NIST Removes Dual EC from Draft Guidance on RNGs

NIST announced it has removed the Dual EC DRBG random number generator from a draft guidance on RNGs; the move could become official next month after a public comment period expires.

The maligned Dual EC DRBG random number generator at the core of a $10 million secret contract between RSA Security and the National Security Agency has been removed from NIST’s draft guidance on random number generators.

The National Institute for Standards and Technology said it will request final public comments before the generator is officially removed from NIST Special Publication 800-90A, Rev. 1.

NIST recommends that users still working with Dual EC to move to any of the three remaining approved algorithms in the publication.

In September, NIST urged users of the encryption algorithm to back away after security concerns raised by the Snowden leaks indicated the NSA-penned Dual EC could be backdoored. RSA Security followed less than two weeks later with a similar recommendation against the use of Dual EC.

Reuters then reported in December of a secret $10 million deal between the intelligence agency and RSA that guaranteed Dual EC would be the default random number generator in RSA’s BSAFE crypto libraries. BSAFE is used in many commercial products, despite weaknesses in the RNG known since 2007 that raised suspicions it was compromised.

NIST said yesterday that the public comment period on Special Publication 800-90A will close on May 23.

“Some commenters expressed concerns that the algorithm contains a weakness that would allow attackers to figure out the secret cryptographic keys and defeat the protections provided by those keys,” NIST said in a statement yesterday. “Based on its own evaluation, and in response to the lack of public confidence in the algorithm, NIST removed Dual_EC_DRBG from the Rev. 1 document.”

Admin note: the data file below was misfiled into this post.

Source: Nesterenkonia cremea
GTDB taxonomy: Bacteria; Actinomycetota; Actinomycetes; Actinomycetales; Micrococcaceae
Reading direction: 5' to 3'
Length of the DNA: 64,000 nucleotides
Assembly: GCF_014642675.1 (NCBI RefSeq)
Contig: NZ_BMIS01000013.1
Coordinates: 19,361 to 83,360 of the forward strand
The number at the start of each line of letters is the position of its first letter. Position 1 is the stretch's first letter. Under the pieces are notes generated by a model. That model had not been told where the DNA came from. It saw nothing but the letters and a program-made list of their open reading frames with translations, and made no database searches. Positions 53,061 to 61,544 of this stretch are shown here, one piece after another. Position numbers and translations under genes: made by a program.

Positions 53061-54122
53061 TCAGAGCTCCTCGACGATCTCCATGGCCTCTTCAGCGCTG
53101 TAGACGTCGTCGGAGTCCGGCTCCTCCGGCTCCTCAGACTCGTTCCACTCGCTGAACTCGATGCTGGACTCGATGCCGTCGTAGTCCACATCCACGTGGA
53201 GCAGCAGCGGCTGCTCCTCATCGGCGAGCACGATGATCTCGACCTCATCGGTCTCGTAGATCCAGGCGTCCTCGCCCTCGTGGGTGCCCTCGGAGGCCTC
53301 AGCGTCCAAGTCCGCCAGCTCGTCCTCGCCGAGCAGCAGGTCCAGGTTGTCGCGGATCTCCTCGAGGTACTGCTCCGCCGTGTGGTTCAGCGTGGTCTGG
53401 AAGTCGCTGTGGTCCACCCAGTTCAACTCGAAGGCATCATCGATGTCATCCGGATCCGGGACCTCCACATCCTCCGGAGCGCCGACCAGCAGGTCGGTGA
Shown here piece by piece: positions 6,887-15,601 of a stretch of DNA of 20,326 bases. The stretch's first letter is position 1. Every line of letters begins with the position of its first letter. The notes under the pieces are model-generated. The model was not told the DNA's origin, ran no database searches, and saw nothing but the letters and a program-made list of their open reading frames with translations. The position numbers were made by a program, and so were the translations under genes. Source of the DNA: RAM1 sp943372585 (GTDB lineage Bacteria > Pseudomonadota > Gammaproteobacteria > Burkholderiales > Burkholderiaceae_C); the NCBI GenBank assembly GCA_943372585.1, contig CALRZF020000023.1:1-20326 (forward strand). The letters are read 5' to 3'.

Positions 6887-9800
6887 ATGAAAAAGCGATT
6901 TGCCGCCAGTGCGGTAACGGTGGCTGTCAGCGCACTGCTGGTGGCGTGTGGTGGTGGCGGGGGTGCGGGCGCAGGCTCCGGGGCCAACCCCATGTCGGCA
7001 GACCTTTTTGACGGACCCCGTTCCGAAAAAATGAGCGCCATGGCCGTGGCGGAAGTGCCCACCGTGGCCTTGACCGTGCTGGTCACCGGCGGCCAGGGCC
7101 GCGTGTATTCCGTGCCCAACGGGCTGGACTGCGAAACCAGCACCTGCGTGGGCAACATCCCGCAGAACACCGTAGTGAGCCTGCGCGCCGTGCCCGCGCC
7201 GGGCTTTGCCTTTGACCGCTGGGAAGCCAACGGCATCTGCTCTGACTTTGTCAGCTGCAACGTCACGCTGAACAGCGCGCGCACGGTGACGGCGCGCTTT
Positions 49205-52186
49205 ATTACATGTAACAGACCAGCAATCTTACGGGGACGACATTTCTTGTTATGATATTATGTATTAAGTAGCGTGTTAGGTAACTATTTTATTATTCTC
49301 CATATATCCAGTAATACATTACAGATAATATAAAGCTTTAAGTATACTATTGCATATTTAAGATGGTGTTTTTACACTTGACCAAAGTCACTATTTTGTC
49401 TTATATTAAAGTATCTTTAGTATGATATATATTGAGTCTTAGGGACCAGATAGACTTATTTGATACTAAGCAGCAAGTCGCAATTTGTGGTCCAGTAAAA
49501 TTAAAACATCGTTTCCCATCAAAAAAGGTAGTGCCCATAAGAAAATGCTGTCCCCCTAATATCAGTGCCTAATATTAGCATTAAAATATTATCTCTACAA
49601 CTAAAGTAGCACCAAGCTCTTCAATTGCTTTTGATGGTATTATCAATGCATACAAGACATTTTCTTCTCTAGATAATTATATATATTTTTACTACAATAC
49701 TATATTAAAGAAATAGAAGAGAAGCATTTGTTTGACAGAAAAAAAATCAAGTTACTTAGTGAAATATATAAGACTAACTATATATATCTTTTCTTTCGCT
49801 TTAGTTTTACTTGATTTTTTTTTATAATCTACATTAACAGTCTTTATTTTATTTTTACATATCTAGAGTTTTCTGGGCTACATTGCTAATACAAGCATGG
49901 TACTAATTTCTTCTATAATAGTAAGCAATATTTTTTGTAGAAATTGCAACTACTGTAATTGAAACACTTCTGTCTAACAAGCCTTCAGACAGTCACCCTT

NIST recommends that vendors who currently have Dual EC deployed in their products and want to remain compliant with Federal guidance, select an alternative algorithm quickly. NIST also provided a list of crypto modules that include Dual EC.

“Most of these modules implement more than one random number generator. In some cases, the Dual_EC_DRBG algorithm may be listed as included in a product, but another approved algorithm may be used by default,” NIST said. “If a product uses Dual_EC_DRBG as the default random number generator, it may be possible to reconfigure the product to use a different default algorithm.”

The backlash against Dual EC dates back almost seven years when experts pointed out that the algorithm was slow compared to others available at the time, and that it contained a bias that compromised the integrity of the random numbers it generated.

“I wrote about it in 2007 and said it was suspect. I didn’t like it back then because it was from the government,” crypto pioneer Bruce Schneier told Threatpost in September. “It was designed so that it could contain a backdoor. Back then I was suspicious, now I’m terrified.

“We don’t know what’s been tampered with. Nothing can be trusted. Everything is suspect,” Schneier said.

RSA’s BSAFE is embedded in many applications, providing cryptography, digital certificates and TLS security. At the end of March, Reuters reported that the presence of an extension called Extended Random in BSAFE for Java could help facilitate the cracking of Dual EC 65,000 times quicker.

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